Host a Preview Party to Boost Enrollment

Vol. 16 No. 6

advancement eletter Vol16 No6 schoolparty

You’re no stranger to tight competition when it comes to student enrollment at private-independent schools. While you work diligently to offer admission to mission-appropriate students, they must then decide to enroll at your school over others in the marketplace.

One way to encourage enrollment once offers have been extended is to host a preview party. A preview party invites all students to whom you’ve offered entrance to gather on campus, meet members of your faculty and staff, and gain a sense of your unique school community.

Preview Party Planning Tips

This party must be planned at the optimal time. Whether you decide to hold one large event or individual parties by division, parties must be held after offers are extended but before students make a decision. You want the party to coincide with the excitement of receiving an offer and reinforce positive feelings about your school.

Extend preview party invitations to accepted students along with your enrollment offers. Then have student ambassadors reach out personally to your invitees a few days before the party. Hold the party at night or on the weekend so prospective students and their families can attend.

Structuring the Evening

A preview party should be equal parts informative and fun. Open the evening with a five-to-10 minute speech from your School Head that welcomes attendees and highlights why students would want to attend your school.

The Head then announces a question-and-answer session with a student panel. Tap 11 or 12 current students who represent a range of grade levels and a realistic cross-section of the student body to be "student ambassadors." The Head moderates and illustrates that these students know your school better than anyone else and can share their experiences with prospective attendees.

Be sure to help your student panelists prepare before their event. Help them put together talking points that you agree on and that they know your school’s competitive advantages. You should also help them prepare to answer difficult questions and let them know that they can look to the Head if they feel stuck or aren’t sure how to respond.

Once the panel ends, you may ask your theater students to put on a short performance, your music students to play a few songs, or your student athletes to talk about upcoming games or recent big wins. Highlight what makes your school unique and help prospective students and their families feel like they want to join your community.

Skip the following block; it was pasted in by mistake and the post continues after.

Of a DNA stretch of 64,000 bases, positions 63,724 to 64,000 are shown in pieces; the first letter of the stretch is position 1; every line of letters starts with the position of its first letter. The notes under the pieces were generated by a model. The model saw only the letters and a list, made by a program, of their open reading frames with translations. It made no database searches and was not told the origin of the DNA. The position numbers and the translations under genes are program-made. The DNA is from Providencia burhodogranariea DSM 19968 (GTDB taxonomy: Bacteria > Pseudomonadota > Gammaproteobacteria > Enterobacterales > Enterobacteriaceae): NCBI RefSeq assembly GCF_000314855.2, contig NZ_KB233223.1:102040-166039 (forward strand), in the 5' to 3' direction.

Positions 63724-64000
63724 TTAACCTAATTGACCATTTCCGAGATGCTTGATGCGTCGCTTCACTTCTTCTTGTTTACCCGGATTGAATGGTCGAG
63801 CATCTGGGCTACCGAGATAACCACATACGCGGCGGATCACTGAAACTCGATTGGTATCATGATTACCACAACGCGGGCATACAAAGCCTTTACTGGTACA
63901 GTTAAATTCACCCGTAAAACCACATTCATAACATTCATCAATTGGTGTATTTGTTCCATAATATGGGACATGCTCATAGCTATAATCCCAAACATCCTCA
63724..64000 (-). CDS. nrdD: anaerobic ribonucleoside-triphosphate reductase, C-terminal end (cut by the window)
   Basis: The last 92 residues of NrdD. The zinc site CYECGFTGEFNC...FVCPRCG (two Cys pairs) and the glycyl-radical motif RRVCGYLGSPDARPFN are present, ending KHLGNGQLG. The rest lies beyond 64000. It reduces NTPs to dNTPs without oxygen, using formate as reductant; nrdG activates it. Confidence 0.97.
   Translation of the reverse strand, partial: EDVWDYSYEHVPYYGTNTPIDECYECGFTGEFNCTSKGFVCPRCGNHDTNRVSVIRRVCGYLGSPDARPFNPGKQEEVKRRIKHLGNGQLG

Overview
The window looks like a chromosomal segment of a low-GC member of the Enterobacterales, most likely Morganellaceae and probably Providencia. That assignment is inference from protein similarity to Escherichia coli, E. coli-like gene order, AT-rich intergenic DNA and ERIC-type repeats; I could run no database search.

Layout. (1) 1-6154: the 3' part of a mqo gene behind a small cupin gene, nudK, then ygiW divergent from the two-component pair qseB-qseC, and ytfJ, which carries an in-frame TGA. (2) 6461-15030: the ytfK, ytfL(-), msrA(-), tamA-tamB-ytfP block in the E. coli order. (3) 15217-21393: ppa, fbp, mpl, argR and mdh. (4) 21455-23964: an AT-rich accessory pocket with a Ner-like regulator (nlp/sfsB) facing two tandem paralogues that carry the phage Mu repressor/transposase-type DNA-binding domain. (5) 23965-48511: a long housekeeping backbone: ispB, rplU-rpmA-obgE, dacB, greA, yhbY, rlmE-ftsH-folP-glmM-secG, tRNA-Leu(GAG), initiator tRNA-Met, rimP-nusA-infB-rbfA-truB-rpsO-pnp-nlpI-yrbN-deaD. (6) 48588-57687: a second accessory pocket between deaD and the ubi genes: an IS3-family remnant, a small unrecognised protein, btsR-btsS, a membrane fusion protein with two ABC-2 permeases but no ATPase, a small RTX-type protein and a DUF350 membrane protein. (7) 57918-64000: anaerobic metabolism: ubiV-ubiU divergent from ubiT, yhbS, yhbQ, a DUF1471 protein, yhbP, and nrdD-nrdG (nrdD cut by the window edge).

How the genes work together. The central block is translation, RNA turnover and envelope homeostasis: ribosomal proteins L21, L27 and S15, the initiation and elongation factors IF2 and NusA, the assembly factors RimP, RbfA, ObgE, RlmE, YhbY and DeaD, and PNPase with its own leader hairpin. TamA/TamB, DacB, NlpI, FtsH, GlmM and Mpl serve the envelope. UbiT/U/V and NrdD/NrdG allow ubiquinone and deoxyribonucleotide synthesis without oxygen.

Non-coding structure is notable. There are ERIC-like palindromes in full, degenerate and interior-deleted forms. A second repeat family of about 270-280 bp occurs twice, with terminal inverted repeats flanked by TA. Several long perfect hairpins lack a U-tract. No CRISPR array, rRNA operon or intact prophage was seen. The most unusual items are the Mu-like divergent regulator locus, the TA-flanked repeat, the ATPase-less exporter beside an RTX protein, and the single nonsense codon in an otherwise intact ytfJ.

Spurring Relationships

Leave time for mingling after the presentations. Administrators, faculty, staff, current students, and even current parents can attend and talk to prospective families in a one-on-one setting. Make sure everyone has a name tag, and that prospective parents and students can be easily identified by the color or design of their badge. Move around the room, ensuring everyone’s questions are answered, connecting people who share similar interests or concerns, and keeping everyone included.

Continually refine your recruitment process in your search for mission-appropriate students. Your job is to attract a viable group of prospective families, keep in touch with them, and provide the information they need—without overwhelming them. A preview party can be a productive addition to your recruitment strategies.

Looking for more enrollment management tips? Join us during Summer Institute 2018 in Wilmington, DE, for Mastering Enrollment Management. This workshop, hosted by ISM Consultant Amy Riley, takes place June 19–22 and helps attendees get the “big picture” view of the factors most impacting their hard-income bottom line—their market position, their school culture, and the way they take care of their primary constituents—students and their families.

Additional ISM Resources:
The Source for Advancement Vol. 11 No. 3 ‘Tis the Season for Service … and Open Houses
The Source for Advancement Vol. 13 No. 2 Open House Tips and Tricks

Additional ISM resources for Gold Consortium members:
I&P Vol. 33 No. 5 Parent Relations in the Pre-enrollment Period

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